This year has been a firm reminder that no matter how long you've been investing, you haven't seen it all.
The coronavirus disease 2019 (COVID-19) pandemic has crammed about 10 years' worth of volatility into a four-month stretch and taken investors for one heck of a ride. We've witnessed the benchmark S&P 500 lose more than a third of its value in less than five weeks, as well as the tech-heavy Nasdaq Composite rattle off one record high after another in recent weeks.
However, periods of heightened panic and volatility have historically proved to be a good thing for long-term-oriented investors. That's because it allows folks to buy into great businesses at a discount.
And if the stock market has taught us anything, it's that you don't need a boatload of cash to take hold of your financial future. If you can spare $300 right now that won't be needed to pay bills or to cover emergencies, you have more than enough to buy into these three smart stocks.
Although the near-term rise in Okta (OKTA 6.25%) can be aptly described as meteoric, and some near-term choppiness is always a possibility, one trend to absolutely pound the table on this decade is cybersecurity. Okta might seem pricey now, but you'll probably be kicking yourself five or 10 years from now for not buying it at this "bargain price."
One reason cybersecurity is such a hot industry is because enterprises were already moving toward remote work environments and shared clouds long before COVID-19 struck. The pandemic has merely accelerated demand for cloud development, and therefore cloud-protection services. Also, don't forget that cybersecurity isn't an optional solution. No matter how well or poorly the economy is performing, enterprises big and small need solutions to protect their information against illicit activity. This gives cybersecurity companies some expectation of consistent cash flow.
What makes Okta an intriguing choice is the company's identity verification solutions. Many of Okta's platforms rely on machine learning to evolve and identify situations where extra precautions, such as two-factor authentication, may be necessary before access to a shared cloud is granted.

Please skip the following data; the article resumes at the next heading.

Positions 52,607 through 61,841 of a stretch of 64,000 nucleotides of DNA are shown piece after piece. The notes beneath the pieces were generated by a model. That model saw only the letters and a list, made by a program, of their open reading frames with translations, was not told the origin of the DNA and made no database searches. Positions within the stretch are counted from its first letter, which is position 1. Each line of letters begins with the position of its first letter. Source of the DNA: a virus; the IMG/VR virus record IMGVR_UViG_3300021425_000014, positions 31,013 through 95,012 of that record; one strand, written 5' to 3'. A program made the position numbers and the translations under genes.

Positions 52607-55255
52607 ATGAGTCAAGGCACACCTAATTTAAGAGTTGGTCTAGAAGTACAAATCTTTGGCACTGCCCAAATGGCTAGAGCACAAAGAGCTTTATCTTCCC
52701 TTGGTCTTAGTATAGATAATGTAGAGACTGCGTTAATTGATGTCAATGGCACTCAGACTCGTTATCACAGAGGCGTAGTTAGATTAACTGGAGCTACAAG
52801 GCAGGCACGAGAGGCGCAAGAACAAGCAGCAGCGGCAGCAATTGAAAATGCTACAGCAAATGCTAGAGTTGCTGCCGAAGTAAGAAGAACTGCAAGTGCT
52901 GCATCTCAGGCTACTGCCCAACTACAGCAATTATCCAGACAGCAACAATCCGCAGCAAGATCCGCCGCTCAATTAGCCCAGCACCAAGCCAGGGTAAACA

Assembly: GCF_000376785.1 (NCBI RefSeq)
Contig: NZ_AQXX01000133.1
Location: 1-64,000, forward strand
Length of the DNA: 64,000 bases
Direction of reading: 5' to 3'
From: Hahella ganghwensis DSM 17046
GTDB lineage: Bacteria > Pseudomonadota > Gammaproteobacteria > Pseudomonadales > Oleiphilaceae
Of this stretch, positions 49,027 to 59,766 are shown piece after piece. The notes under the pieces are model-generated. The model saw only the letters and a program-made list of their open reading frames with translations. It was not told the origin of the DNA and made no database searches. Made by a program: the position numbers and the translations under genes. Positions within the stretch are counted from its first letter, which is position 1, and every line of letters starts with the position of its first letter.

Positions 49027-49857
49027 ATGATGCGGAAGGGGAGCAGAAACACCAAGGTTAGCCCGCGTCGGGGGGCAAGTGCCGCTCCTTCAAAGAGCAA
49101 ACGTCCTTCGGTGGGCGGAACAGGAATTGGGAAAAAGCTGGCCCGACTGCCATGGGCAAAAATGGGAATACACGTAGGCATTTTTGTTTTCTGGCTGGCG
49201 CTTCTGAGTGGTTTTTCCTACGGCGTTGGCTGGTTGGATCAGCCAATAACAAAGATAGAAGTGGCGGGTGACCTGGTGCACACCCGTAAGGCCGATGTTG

Furthermore, Okta doesn't offer a one-size-fits-all product. Rather, its solutions are scalable to a business's needs. This means there's a strong likelihood of Okta generating better margins over time as longtime clients grow and add on additional Okta security solutions.
In my view, Okta has the potential to average 30% annual sales growth throughout much of this decade.
Another smart stock to buy that might look expensive now but has all the tools necessary to support a lofty valuation is natural pet food and treats manufacturer Freshpet (FRPT 1.07%).
Just as cybersecurity is an unstoppable trend, so is our nation's love for companion animals. Since 1988, the number of U.S. households that own a pet has risen from 56% to 67%, according to a survey conducted by the American Pet Products Association. It's also noteworthy that at no point in at least the past quarter of a century have year-over-year sales for pet expenditures declined. Pet owners will pay whatever is necessary to ensure the health of their honorary family members -- and that's where Freshpet comes in.
Just as we've witnessed organic and natural foods carve out a healthy slice of total grocery spending, Freshpet's focus on natural and organic ingredients for pets should yield similar results. A higher-quality product comes with a higher expected price point, and typically juicier margins. With Freshpet increasing its footprint beyond 22,000 stores, as of June 12, 2020, it's all but a certainty that double-digit growth will continue for the foreseeable future.
Additionally, don't overlook that Freshpet is still in the early innings of marketing its brand and reaching its core audience. As its market penetration improves among premium dog and cat food manufacturers, margins should increase and big profits should soon follow.
Kirkland Lake Gold
Who says precious-metal mining stocks can't deliver superb growth? Certainly not the owners of Kirkland Lake Gold (KL), who've watched management acquire top-tier assets and deliver some of the most impressive results in the entire mining industry.
One component of the Kirkland Lake story is that its underlying core metal, gold, is currently at more than an eight-year high. Aside from the uncertainty tied to COVID-19, gold is benefiting from historically low lending rates around the world and central banks pumping money into their respective financial systems hand over fist. Such action should weaken the U.S. dollar -- that's good considering gold and the dollar typically move opposite of each other -- and send people to gold as the preferred safe-haven asset.
Beyond just higher precious-metal prices, Kirkland Lake Gold has the best balance sheet among gold stocks. It ended the first quarter with $530.9 million in cash and cash equivalents, as well as no debt. It also recently doubled its quarterly payout to $0.125, and repurchased 9.7 million shares of stock totaling $329.8 million. Everything this management team has done in recent years is to improve shareholder value.
On an operating basis, Kirkland's three producing assets delivered an all-in sustaining cost (AISC) of $776 per gold equivalent ounce (GEO) during the first quarter -- and this was with higher costs associated with the Detour Gold acquisition. Even with this perceived-to-be elevated AISC, Kirkland is currently tracking an operating cash margin of better than $1,000 per GEO. Translation: You can expect robust reinvestment, a healthy dividend, and perhaps additional acquisitions, in the future.